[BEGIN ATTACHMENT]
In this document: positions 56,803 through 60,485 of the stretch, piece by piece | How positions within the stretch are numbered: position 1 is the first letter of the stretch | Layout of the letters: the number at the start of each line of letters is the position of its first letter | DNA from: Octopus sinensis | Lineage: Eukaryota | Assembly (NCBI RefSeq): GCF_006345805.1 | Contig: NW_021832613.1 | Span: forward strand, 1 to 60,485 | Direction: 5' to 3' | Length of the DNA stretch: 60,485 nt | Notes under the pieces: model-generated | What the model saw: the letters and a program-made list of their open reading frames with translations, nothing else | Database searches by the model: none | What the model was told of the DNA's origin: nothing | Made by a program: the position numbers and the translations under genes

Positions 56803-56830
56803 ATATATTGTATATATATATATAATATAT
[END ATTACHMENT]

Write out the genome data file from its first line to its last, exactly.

In this document: positions 56,803 through 60,485 of the stretch, piece by piece | How positions within the stretch are numbered: position 1 is the first letter of the stretch | Layout of the letters: the number at the start of each line of letters is the position of its first letter | DNA from: Octopus sinensis | Lineage: Eukaryota | Assembly (NCBI RefSeq): GCF_006345805.1 | Contig: NW_021832613.1 | Span: forward strand, 1 to 60,485 | Direction: 5' to 3' | Length of the DNA stretch: 60,485 nt | Notes under the pieces: model-generated | What the model saw: the letters and a program-made list of their open reading frames with translations, nothing else | Database searches by the model: none | What the model was told of the DNA's origin: nothing | Made by a program: the position numbers and the translations under genes

Positions 56803-56830
56803 ATATATTGTATATATATATATAATATAT